A section titled "Etymology" should be about the meaning of the individual words in the term. What is the meaning of the words "hors" and "d'oeuvre" in this context? How did they come to be applied to this particular food item? The "etynology" section of this article covers none of that. It merely gives the history of hors d'oeuvres. Therefore it seems to me that it should be re-titled "History".Beetfarm Louie (talk) 15:20, 18 June 2016 (UTC)
While it may have occasionally been steered into an article on French customs in particular, the need for a general "appetizer" article has endured for as long as this one has existed. The link "appetizer", used on many articles within its own category, currently redirects to this article. Okay, why this one? I don't often see "hors d'oeuvre" anywhere but according to this article it means "small one- or two-bite items that are served before a dinner", with a distinction between it and appetizers being that appetizers are part of the meal. Bizarrely, the infobox categorizes it under "appetizer" while also using that as an alternate name. It also claims an origin in France, while the "Origin" section of the article itself makes zero mention of this and theorizes on origins in either Russia or China. Whatever happens to this one, a general appetizer article is needed. Restaurants in virtually every country in the world have a form of appetizer. Naturally these all use a local name and feature different dishes, but they're still the exact same thing. Variations can easily be listed within their own national subsections under "By country". Articles like Antipasto and Entrée (made obsolete by the fact that "appetizer" redirects here) all deal with the exact same thing as well, but "Entrée" is clearly less popular than "Appetizer" and "Antipasto" is associated with Italian cuisine. A catch-all title would be "First course", which is currently links nowhere. Bataaf van Oranje (Prinsgezinde) (talk) 16:00, 7 September 2017 (UTC)
- Here is the history for the redirect of appetizer. Redirects may be discussed at Wikipedia:Redirects for discussion.
- If there is some opinion that differs greatly from the article and is quoted and attributed to an expert in the field and sourced properly, additions are welcome.
- Creation of an article for Appetizer is not impeded by this articles well sourced content and was created by a number of different editors.
- Antipasto and Entrée are not made "obsolete by the fact that "appetizer" redirects here". I seriously don't even understand the statement.
- The very reason that this French word is used for something people use all over the world is precisely because it was the first name given to a food eaten, in addition to the main dishes, by the French. The English did not use the term "appetizer". Their dinner's had a savory course. Appetizer as a term came about only around the 1920 in American cocktail culture.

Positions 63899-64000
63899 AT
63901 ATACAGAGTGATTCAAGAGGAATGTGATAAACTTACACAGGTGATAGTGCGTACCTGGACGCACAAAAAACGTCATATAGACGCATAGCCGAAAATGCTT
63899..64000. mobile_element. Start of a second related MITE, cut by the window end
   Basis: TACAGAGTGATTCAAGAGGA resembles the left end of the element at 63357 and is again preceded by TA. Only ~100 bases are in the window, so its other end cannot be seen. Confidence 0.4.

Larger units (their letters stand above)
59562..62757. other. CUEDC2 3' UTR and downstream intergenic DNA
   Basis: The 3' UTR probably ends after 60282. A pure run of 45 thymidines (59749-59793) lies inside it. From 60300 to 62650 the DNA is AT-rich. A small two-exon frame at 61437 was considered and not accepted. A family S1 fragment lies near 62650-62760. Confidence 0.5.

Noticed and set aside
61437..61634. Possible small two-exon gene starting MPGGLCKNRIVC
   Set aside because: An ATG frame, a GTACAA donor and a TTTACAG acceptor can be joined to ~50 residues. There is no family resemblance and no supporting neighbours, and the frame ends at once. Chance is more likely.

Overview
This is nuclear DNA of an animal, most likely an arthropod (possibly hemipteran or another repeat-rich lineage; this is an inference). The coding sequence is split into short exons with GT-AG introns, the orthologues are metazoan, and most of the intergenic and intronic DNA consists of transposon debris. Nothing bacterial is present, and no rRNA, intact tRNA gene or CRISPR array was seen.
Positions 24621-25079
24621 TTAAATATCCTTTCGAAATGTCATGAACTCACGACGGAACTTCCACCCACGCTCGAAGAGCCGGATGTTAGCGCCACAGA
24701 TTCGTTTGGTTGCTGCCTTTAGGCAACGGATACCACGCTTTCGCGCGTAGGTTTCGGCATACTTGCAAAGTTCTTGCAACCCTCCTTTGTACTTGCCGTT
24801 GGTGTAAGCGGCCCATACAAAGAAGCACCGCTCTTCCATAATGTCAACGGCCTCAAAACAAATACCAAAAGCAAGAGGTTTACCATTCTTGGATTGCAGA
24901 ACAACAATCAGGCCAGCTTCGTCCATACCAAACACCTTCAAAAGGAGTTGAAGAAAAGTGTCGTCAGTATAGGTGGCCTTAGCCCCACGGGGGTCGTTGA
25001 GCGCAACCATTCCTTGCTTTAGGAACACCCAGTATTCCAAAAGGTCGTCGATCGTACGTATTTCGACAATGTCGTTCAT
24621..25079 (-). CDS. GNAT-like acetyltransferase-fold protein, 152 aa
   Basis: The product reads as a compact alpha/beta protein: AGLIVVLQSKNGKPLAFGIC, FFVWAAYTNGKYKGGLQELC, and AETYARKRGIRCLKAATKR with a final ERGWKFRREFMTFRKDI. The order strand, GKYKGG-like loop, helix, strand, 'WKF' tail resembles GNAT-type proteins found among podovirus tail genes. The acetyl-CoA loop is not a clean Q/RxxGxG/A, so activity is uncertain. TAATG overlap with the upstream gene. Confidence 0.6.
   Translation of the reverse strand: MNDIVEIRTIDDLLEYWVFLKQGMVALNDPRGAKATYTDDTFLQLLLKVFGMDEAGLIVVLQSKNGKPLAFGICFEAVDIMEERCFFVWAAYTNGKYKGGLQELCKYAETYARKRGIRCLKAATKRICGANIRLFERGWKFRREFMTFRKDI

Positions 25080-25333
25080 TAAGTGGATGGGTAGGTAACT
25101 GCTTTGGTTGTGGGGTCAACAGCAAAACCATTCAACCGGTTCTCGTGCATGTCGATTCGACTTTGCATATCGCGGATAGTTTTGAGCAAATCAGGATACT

- ""Entrée" is clearly less popular than "Appetizer" and "Antipasto" is associated with Italian cuisine. A catch-all title would be "First course", which is currently links nowhere"". Again, this article is not a wall stopping the creation of any article. The above post was about one opinion referenced to one source but is in no way evidence of any issue this article has to justify a template.
- "It also claims an origin in France, while the "Origin" section of the article itself makes zero mention of this and theorizes on origins in either Russia or China."". Your not understanding how an etymology works as an origin to a name and how that differs from the theorized beginnings of the traditions, might be the issue here and not the writing or research. I'm also hearing (which you of course didn't actually write but...); "Why bother mentioning all these foreign things and places and just call it..." (obviously paraphrasing). That's a perfectly reasonable reaction from someone who has read the article but doesn't seem to know the general subject. It has a long history and it is a broad subject. Be bold and create First course. Please remember to cite your sources.--Mark Miller (talk) 05:26, 3 August 2018 (UTC)
Ligature and final s
This has been discussed and consensus reached here: Talk:Hors_d'oeuvre/Archive_1#My_research_on_both_the_œthel_and_the_s. Captainllama (talk) 11:07, 6 August 2019 (UTC)
'Hors d'oeuvre', though adopted into English from French, has likely assimilated enough into common use in English for it not to warrant italics anymore. Hors d'oeuvre appears in Merriam-Webster Online—which is described in MOS:FOREIGNITALIC as a good rule of thumb for deciding which words may or may not need to be italicised—suggesting that it may now be a loanword of English than a foreign French one.